Many small businesses ask their employees to sign a standard non-compete agreement. This document prohibits an individual from leaving your company and joining a competing firm.

To be effective in protecting your business interests, a non-compete agreement must be legally enforceable in Michigan.

Reasonable in scope, duration and skills 

If your company’s non-compete agreement is too broad, you may not win a legal challenge if you try to enforce its terms against a former employee. For example, the agreement must cover a reasonable geographic scope of local businesses only, which means he or she can legally work for a competing firm outside that jurisdiction. It must have a reasonable duration, often a year or two. Finally, the non-compete agreement cannot prevent an employee from using his or her acquired knowledge and skills to benefit a new employer.

Clear employee acknowledgment and signature

Many employers bury a non-compete agreement within an employee handbook, then ask new workers to sign a form indicating that they have read and will abide by all the handbook’s provisions. To ensure enforceability, create a separate legal agreement for the employee to read and sign, ideally in the presence of a witness or notary. This fulfills the legal requirement to show an employee knowingly agreed to the non-compete document.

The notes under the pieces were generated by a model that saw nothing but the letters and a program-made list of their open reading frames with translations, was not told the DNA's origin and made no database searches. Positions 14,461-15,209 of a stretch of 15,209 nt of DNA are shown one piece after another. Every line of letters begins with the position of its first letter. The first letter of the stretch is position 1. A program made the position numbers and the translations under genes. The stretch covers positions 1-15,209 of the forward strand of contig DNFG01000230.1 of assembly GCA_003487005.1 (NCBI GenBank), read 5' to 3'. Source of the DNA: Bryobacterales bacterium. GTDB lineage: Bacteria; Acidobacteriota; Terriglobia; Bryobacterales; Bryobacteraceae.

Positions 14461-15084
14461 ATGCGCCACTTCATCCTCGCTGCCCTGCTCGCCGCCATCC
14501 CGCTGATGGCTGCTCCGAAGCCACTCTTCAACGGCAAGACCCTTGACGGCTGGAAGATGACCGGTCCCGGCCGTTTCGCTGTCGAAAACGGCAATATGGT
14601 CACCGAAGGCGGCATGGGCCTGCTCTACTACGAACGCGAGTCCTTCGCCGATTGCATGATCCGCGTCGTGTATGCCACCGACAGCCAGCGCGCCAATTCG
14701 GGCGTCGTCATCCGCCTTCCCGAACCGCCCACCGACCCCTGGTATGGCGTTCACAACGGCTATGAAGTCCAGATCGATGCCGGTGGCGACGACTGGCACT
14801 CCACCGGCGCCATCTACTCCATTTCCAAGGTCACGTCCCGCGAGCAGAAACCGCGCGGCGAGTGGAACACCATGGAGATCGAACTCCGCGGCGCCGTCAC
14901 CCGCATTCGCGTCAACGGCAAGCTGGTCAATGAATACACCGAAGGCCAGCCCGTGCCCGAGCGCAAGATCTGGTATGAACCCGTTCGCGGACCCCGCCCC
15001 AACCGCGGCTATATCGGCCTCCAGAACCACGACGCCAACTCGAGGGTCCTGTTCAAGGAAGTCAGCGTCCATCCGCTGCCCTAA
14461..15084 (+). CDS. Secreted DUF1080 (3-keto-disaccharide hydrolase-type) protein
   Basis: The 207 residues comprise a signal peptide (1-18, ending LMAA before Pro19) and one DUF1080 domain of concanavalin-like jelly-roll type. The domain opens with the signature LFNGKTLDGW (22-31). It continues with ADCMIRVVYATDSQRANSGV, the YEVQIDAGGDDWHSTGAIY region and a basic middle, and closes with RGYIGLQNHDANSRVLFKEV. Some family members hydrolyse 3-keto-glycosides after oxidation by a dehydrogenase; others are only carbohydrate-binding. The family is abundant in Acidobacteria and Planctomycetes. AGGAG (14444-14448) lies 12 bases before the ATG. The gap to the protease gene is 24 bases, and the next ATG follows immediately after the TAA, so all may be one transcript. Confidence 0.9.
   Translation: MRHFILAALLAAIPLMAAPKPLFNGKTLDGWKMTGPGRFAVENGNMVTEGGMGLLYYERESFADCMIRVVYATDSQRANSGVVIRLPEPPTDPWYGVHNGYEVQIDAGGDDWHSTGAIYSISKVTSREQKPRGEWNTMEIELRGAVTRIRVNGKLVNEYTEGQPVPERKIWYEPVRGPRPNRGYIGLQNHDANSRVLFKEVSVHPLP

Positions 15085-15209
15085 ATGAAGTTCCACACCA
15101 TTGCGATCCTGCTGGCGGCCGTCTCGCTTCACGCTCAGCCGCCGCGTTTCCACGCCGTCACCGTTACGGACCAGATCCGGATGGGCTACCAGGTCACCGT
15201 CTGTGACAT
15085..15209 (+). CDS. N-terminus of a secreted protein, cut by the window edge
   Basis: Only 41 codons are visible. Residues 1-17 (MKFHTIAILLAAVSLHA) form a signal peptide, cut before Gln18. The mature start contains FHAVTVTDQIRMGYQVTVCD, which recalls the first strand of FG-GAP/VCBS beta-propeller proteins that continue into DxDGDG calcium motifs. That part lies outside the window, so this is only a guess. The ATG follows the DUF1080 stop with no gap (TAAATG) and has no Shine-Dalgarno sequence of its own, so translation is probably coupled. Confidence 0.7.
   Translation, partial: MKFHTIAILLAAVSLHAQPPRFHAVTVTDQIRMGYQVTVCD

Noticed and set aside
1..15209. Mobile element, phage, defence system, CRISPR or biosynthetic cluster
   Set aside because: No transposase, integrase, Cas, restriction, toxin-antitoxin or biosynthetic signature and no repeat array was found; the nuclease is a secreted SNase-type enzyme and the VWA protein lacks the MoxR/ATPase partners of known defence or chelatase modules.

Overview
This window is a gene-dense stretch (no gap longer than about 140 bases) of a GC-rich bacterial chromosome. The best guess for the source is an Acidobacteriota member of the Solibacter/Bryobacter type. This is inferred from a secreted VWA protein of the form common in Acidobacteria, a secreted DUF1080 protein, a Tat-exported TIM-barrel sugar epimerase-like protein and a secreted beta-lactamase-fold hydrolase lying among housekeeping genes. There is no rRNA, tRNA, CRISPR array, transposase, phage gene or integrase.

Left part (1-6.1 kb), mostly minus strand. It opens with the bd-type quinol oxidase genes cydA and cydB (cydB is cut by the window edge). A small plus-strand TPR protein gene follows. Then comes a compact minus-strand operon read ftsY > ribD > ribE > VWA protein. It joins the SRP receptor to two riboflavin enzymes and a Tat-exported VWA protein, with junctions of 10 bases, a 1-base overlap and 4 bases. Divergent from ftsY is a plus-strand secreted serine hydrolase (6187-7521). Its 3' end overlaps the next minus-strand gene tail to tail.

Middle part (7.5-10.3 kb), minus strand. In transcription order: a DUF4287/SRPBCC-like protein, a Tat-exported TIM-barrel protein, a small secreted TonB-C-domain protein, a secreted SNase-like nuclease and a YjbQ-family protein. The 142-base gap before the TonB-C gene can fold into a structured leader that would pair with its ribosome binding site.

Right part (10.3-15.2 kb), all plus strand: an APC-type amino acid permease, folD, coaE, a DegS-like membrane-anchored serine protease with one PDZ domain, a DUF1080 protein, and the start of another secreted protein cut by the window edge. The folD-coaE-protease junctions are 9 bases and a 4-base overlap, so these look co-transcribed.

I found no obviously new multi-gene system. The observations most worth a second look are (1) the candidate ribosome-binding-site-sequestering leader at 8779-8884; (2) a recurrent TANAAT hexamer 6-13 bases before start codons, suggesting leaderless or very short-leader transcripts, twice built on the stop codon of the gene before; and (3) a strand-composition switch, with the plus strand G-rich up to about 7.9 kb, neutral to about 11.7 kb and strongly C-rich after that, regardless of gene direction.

Explicit about protecting business interests

Michigan courts require a non-compete agreement to specify the competitive business interests you want to protect and the employee’s role in handling those interests. You should include details about the types of confidential information the specific employee can access and note that he or she should not share this information with future employers. The non-compete agreement may not protect your business from all competition, but only from the spread of confidential trade secrets and damaged public goodwill.

To avoid issues of unenforceability, avoid using a one-size-fits-all non-compete agreement for your business. This document should shield your business model, trade secrets and investment in human resources, and to serve these purposes you should have it crafted specifically for the needs of your company, your industry and state law.

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